The prototype robot, developed at Caltech, served as a bat

Professionals working in the California Institute of technology have built a flying robot, the flight principle of which is borrowed from the bat.

Compared to insects and birds, bats do more complex movements that involve a large number of joints. Therefore, the playback of the flight of a bat was considered a difficult task robotics. To solve it, researchers have opted to simplify the design of the robot has a total of nine joints, while in the wings of the animal over forty.

The possibility of independent control of each wing allows the robot to maneuver available with other designs. At the same time, a flight using flapping wings is quieter and more efficient in terms of energy cost compared to the flight design with fixed wing (airplane) or rotary wing (helicopter). However, the practical application development is still far: the need to reduce the weight of the robot does not allow to install the power source of large capacity, so time is very limited.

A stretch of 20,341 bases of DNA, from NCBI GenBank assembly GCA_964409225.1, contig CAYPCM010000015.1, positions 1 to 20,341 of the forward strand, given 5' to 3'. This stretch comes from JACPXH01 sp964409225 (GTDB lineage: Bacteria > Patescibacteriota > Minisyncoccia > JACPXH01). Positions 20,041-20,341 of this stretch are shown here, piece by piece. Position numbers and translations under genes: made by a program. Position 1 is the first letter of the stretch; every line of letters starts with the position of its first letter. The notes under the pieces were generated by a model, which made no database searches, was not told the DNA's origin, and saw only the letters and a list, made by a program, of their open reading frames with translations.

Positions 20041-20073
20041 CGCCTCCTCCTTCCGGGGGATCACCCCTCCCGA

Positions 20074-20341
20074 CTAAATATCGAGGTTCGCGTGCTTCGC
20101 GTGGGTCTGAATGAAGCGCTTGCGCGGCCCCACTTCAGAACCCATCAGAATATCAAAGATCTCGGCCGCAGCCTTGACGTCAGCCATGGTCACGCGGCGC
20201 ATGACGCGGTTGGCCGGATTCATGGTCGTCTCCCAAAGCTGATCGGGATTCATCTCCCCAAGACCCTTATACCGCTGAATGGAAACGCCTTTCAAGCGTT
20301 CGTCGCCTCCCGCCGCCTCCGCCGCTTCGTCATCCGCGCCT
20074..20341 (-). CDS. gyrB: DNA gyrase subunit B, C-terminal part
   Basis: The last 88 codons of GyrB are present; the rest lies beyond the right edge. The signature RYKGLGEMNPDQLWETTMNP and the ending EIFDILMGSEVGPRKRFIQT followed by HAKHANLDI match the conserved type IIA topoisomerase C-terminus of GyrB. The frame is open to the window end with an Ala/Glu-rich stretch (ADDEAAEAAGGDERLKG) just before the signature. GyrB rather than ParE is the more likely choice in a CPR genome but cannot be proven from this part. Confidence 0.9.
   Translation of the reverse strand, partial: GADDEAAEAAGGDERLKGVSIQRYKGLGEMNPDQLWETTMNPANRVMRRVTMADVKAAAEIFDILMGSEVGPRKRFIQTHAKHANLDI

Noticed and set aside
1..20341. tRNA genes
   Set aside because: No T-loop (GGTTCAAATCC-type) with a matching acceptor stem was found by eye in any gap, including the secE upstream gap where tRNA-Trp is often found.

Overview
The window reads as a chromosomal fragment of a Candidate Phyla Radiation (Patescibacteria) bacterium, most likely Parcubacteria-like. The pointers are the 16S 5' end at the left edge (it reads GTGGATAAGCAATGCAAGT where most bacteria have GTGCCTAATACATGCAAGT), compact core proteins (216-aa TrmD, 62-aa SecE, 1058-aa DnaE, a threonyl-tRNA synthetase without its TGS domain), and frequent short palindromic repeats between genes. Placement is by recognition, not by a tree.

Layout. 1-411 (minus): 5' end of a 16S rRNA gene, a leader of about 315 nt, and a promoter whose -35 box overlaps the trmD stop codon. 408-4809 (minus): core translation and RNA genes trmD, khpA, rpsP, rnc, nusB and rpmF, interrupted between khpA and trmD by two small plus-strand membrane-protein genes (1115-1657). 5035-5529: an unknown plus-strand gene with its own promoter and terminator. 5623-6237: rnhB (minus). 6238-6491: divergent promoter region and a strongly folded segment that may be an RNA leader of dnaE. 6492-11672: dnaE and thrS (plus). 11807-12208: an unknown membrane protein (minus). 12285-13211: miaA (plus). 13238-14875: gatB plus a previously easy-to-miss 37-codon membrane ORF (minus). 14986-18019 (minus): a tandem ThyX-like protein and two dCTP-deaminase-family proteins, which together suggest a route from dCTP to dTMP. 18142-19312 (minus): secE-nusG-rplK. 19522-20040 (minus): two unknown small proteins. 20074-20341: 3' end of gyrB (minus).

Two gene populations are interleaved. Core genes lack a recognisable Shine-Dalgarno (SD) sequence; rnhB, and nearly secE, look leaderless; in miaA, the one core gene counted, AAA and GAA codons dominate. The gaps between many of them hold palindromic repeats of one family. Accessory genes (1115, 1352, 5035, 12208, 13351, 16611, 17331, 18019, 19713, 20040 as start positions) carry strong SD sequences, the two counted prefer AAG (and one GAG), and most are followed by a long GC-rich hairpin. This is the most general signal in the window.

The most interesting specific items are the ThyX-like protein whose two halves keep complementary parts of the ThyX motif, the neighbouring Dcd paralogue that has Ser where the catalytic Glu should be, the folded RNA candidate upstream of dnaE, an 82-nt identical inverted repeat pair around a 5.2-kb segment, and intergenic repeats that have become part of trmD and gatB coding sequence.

Source: California Institute of technology


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